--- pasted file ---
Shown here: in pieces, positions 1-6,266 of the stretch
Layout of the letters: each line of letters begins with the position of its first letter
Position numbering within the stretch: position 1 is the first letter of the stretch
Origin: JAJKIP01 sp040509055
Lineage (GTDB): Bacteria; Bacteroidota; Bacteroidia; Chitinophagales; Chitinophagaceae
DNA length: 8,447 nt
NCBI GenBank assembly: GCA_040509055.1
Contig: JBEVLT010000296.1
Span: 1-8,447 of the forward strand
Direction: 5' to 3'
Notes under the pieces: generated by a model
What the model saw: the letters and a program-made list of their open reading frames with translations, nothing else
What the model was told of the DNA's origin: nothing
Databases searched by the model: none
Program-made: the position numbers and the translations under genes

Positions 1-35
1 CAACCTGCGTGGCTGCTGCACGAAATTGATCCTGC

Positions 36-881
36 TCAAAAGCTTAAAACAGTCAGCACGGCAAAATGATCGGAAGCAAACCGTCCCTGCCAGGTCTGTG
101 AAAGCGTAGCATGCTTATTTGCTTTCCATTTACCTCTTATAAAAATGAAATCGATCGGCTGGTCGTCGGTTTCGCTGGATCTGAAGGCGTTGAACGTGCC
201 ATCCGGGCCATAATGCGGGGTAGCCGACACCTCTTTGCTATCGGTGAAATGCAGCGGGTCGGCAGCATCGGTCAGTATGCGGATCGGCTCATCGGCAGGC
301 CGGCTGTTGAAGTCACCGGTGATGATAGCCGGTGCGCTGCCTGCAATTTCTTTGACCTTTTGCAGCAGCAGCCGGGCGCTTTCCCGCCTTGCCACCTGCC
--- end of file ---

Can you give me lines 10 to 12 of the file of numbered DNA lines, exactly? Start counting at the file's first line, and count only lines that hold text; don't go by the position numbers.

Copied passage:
Direction: 5' to 3'
Notes under the pieces: generated by a model
What the model saw: the letters and a program-made list of their open reading frames with translations, nothing else